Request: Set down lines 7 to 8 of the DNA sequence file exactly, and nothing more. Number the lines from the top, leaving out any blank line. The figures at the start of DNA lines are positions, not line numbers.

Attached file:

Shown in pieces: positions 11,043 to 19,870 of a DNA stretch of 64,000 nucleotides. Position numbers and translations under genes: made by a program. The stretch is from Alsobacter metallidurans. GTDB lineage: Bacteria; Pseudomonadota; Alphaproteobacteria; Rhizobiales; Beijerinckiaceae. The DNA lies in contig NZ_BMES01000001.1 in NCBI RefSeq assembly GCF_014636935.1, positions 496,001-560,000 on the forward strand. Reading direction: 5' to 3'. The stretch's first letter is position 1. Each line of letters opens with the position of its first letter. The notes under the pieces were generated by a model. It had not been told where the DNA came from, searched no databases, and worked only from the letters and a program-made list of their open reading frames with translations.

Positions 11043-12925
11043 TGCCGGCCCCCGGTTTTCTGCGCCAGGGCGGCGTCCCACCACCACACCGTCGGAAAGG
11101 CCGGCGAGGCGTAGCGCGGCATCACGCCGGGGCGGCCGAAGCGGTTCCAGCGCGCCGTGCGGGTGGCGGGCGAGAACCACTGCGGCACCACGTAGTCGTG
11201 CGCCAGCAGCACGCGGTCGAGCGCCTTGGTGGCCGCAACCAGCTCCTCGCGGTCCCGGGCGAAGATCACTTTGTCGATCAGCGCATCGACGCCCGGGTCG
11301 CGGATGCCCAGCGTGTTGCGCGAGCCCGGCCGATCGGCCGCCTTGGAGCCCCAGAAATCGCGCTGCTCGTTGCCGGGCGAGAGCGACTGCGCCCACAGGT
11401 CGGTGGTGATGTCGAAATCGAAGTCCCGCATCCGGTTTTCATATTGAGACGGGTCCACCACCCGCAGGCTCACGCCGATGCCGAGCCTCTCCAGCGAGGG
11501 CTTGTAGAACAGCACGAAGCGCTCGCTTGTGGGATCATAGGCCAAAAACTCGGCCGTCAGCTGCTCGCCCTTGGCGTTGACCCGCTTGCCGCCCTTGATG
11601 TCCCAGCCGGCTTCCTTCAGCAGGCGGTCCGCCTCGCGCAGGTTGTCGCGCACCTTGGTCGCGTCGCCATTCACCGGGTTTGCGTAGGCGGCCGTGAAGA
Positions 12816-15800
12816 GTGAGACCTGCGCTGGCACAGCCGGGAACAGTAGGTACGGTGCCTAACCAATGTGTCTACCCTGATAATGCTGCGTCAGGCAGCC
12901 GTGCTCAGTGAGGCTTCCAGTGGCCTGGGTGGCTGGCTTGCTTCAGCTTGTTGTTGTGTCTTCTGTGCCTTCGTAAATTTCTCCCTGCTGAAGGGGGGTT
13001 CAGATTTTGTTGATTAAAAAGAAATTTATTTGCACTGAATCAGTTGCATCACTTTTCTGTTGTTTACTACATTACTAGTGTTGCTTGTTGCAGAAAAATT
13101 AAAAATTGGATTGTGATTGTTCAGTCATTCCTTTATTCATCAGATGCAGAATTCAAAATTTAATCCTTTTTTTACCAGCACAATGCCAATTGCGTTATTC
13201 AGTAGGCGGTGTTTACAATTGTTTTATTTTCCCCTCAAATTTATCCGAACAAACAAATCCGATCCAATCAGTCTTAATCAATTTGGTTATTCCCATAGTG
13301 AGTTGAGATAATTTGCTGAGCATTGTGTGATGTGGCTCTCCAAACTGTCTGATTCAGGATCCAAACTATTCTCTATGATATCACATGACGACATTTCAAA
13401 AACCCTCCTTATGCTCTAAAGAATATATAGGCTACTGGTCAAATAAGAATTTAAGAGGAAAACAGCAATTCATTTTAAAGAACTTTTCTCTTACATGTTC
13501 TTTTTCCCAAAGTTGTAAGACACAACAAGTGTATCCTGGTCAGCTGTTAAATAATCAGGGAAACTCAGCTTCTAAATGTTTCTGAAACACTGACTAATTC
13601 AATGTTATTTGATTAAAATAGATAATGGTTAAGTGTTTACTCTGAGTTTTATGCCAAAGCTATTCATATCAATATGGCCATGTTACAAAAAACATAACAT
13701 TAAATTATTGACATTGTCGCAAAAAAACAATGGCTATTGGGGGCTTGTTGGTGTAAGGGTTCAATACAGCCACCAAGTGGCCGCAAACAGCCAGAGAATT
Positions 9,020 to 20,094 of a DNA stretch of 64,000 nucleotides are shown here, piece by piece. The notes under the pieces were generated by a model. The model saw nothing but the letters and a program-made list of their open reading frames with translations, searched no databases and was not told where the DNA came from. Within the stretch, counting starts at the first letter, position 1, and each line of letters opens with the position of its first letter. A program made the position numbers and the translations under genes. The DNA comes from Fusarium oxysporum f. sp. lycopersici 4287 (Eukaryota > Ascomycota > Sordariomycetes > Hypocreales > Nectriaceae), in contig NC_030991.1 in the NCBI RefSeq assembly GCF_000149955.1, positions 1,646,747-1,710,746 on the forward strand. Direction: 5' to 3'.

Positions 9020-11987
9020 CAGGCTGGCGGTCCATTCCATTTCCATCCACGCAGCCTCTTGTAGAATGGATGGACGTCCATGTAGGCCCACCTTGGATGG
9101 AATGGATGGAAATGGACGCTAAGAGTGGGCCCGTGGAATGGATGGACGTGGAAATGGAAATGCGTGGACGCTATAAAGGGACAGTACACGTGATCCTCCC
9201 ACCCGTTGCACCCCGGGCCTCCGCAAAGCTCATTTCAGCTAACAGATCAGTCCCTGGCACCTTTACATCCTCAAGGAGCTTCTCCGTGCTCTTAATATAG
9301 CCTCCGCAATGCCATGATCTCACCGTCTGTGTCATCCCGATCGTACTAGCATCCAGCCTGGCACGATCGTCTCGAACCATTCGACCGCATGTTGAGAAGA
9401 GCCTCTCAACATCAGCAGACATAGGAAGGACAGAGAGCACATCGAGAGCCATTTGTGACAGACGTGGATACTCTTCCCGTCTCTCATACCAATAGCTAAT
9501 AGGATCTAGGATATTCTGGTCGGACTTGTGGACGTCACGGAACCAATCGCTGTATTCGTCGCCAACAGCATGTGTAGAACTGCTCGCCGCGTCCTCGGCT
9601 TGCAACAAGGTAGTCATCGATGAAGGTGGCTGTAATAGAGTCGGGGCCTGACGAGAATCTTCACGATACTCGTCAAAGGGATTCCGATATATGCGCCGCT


11401 CGGTGGTGATGTCGAAATCGAAGTCCCGCATCCGGTTTTCATATTGAGACGGGTCCACCACCCGCAGGCTCACGCCGATGCCGAGCCTCTCCAGCGAGGG
11501 CTTGTAGAACAGCACGAAGCGCTCGCTTGTGGGATCATAGGCCAAAAACTCGGCCGTCAGCTGCTCGCCCTTGGCGTTGACCCGCTTGCCGCCCTTGATG